Inheritance Tax Main Residence Relief
In 2017 Main Residence Releif came into being. Many people are still confused about how the relief works in pratice and the rules can be complicated.
As a starting point it is worth remembering who currently pays Inheritance tax (IHT). In the 2019/20 tax year, everyone is allowed to leave an estate valued at up to £325,000 without their beneficiaries paying IHT. The amount is set by the Government and is called the nil-rate band threshold.
Above the nil-rate band, anything you leave behind is subject to tax of 40% (or 36% if you leave at least 10% of your estate to a charity), if your estate does not qualify for the tranferable nil rate band and/or the main residence relief.
So if you leave assets worth £500,000, your estate pays nothing on the first £325,000, and 40% on the remaining £175,000 – a total of £70,000 in IHT - if you're not leaving anything to charity, a spouse or a civil partner.
The £325,000 limit has been frozen until at least 2020/21, although main residence relief is now in place.
The IHT regime is thereore now as follows:
The current allowance where no IHT is charged on the first £325,000 (per person) of someone's estate remains unchanged. Above the threshold, the charge is 40%.
A new tax-free main residence relief can now be claimed. It is valid only on a main residence where the recipient of a home is a direct descendant, (classed as children, step-children and grandchildren). The current rate of relief is £150,000 per person. The rate will increase to £175,000 per person in 2020, when it will then be frozen and increase only in line with the CPI..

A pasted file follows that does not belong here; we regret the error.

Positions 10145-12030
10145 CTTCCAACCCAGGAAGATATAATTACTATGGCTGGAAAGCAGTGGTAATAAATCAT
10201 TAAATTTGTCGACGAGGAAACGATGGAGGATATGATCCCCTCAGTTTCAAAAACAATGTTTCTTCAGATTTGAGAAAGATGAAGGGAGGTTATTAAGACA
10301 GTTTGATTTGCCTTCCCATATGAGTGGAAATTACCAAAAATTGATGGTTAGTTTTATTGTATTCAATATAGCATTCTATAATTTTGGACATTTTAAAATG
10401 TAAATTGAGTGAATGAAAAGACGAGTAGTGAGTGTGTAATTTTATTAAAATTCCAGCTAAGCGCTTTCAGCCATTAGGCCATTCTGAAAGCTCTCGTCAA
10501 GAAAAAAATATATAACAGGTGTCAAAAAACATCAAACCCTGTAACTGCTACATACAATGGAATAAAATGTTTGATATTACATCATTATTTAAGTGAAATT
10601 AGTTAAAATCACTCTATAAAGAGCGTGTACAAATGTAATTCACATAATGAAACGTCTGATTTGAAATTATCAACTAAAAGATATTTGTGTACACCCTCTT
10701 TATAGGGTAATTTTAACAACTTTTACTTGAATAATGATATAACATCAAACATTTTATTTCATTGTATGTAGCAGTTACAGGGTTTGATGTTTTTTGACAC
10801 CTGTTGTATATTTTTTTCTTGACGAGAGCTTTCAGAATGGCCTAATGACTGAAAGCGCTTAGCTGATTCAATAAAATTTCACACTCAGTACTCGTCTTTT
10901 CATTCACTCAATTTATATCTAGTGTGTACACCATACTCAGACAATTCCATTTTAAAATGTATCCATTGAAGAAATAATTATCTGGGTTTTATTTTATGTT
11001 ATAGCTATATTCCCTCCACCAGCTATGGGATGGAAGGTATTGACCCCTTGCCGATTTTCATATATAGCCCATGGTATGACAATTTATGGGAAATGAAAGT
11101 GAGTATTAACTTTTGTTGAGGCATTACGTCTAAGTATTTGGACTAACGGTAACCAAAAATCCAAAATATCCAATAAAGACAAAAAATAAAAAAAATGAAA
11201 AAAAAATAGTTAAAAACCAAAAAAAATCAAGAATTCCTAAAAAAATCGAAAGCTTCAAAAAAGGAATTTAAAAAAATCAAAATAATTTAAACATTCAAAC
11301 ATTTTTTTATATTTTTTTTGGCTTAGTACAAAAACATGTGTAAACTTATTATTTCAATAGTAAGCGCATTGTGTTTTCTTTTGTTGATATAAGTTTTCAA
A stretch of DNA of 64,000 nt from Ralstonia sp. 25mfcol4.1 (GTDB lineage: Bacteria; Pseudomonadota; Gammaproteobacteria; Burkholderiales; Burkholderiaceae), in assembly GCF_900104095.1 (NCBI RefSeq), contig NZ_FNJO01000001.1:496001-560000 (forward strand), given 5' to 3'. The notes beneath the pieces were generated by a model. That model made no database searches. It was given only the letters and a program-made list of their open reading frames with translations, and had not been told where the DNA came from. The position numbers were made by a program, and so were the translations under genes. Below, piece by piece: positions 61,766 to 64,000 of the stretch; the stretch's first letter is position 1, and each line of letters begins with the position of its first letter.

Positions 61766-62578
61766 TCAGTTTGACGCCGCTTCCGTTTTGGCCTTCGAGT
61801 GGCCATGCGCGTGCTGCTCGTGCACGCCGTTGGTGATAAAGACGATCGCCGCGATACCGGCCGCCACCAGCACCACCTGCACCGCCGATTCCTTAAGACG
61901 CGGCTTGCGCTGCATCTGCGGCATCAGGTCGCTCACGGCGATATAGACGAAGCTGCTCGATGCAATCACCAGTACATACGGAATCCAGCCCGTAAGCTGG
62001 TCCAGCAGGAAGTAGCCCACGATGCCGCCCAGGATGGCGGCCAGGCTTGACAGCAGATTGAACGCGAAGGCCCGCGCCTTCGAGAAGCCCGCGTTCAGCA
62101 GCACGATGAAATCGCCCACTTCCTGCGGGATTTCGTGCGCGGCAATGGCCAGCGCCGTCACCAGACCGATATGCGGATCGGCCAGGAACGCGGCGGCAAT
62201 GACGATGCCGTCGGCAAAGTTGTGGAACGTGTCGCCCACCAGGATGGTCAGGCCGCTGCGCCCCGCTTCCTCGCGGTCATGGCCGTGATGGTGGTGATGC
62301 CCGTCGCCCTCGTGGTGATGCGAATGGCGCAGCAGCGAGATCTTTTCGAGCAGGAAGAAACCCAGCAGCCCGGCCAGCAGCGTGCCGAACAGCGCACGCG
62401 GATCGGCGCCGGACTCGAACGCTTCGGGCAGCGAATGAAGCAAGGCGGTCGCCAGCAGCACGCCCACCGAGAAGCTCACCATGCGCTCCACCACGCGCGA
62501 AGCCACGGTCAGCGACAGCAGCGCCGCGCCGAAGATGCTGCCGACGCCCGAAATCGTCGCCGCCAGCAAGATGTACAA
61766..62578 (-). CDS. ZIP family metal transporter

In the tax year 2019/20 the maximum that can be passed IHT free is £950,000 for married couples and civil partners and £475,000 for others. For singles, this is made up of the existing £325,000, plus the “extra” £150,000 main residence relief. For couples, when the first dies their allowance is passed to the survivor, so that £475,000 is doubled to £950,000.
In 2020, the tax-free amount will rise to £1m for couples and £500,000 for singles, made up of the existing £325,000 and the “extra” main residence relief of £175,000.
Main residence relief for IHT cannot be claimed by your executors if:
you do not have direct descendants
you do not have, and have never had, a main residence
you have a main residence and direct descedants, but the gift of your estate to the same is not "immediately vesting". For instance, you leave your assets to your children, but say they have to reach a certain age before inheritng them
Your estate is worth £2 million or more before allowing exemptions and reliefs. You will lose £1 of the main residence relief allowance for every £2 of value above £2m. So for a couple, with estates worth £2,350,000 or more there will no main residence relief at all.